The final sea battle is intense, with plenty of nail-biting moments and unexpected reveals. The start of the battle loudly proclaims that no character is safe, leaving the reader on edge through the entire sequence.
I knew what I wanted for the characters and I wasn't sure if they'd be able to get there, but it ended exactly right. I'm so satisfied with everything thrown at them and how they stumbled through it. I was pleasantly surprised by how many complex threads the author resolved in this relatively short series. The story brings a wonderful sense of closure topped off with an unexpected lead into what I'm guessing is a future series to come.
If you're looking for an exciting pirate war adventure with traitors, explosions, and heart, this duology is a must!
Top reviews from other countries
The story follows up the first book so I would advise to read it before this one.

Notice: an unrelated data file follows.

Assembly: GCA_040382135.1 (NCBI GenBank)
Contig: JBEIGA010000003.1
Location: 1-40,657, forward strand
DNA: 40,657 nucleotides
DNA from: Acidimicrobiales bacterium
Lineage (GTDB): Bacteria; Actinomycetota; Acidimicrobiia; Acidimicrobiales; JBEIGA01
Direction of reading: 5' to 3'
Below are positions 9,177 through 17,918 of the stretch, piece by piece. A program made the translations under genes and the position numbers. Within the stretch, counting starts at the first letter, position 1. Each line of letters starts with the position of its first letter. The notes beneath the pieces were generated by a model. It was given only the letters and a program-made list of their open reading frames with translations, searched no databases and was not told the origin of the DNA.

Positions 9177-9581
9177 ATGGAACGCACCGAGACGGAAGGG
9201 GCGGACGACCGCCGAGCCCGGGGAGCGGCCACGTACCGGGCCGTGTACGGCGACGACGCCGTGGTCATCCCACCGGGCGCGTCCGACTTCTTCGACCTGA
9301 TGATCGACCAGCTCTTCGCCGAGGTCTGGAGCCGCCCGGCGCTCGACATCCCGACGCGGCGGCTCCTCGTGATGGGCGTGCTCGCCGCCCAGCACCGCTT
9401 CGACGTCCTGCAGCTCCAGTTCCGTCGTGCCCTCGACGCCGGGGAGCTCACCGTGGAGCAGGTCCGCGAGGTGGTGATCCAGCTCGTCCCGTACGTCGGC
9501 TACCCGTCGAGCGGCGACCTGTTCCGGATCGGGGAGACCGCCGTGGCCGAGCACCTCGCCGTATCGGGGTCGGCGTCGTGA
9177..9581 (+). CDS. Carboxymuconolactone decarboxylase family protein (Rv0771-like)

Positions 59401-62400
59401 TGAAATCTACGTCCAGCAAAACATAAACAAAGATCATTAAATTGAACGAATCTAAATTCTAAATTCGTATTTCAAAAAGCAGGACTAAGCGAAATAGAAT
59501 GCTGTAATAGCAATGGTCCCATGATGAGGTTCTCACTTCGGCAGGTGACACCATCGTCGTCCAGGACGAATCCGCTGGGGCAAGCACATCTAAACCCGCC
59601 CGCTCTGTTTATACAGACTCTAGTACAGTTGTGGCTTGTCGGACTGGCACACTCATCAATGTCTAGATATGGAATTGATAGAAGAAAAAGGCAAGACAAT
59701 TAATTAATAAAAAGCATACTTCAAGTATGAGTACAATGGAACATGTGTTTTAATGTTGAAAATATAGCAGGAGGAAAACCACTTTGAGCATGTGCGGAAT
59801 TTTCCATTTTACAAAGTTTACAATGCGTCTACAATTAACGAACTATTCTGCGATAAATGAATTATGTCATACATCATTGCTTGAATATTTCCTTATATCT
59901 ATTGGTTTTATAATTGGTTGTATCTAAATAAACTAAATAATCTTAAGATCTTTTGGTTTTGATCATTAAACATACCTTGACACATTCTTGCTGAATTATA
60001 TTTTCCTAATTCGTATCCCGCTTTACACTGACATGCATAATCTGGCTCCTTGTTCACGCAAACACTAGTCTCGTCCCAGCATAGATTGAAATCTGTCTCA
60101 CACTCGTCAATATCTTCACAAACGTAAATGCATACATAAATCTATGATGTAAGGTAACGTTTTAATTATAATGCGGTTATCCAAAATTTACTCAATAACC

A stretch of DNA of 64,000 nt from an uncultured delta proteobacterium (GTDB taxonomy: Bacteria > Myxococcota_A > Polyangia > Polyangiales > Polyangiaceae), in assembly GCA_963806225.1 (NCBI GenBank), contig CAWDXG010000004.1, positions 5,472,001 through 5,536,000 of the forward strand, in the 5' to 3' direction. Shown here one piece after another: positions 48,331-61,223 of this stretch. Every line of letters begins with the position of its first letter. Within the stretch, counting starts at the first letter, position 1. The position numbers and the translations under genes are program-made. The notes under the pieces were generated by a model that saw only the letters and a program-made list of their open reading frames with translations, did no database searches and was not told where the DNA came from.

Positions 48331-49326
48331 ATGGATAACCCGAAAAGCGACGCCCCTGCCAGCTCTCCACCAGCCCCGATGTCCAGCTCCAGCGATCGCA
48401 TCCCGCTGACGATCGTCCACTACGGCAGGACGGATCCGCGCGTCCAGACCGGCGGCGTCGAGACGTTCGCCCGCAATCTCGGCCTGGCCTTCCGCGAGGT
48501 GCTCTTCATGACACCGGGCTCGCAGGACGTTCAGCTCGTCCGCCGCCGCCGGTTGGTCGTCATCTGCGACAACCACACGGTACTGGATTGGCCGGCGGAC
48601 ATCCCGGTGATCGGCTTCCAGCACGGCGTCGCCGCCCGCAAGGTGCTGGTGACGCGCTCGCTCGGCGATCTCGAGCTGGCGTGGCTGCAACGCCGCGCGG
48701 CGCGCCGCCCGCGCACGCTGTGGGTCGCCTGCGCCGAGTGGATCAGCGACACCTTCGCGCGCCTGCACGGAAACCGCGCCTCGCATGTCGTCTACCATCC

For those who liked the Ties that bind series will not be disappointed at all, some key characters turn up in this story. Very much added to the excitement
This book feels more refined than The "Where Loyalties Lie" the story is progressive and as it goes it's thickening to a point where I just couldn't put the book down.
I won't spoil anything but there are some plot twists that George RR Martin would take his hat off
The plot is straight forward, the characters are paper thin, though if you have suffered through the first book, you know what you are getting.
BUT THE ENDING...piss poor, one step above “and he realised it was all a dream”. I want a complete book, not something that is rushed and tries to inspire a purchase of more mediocrity
PS Would be good to get more tales about the characters from the other books.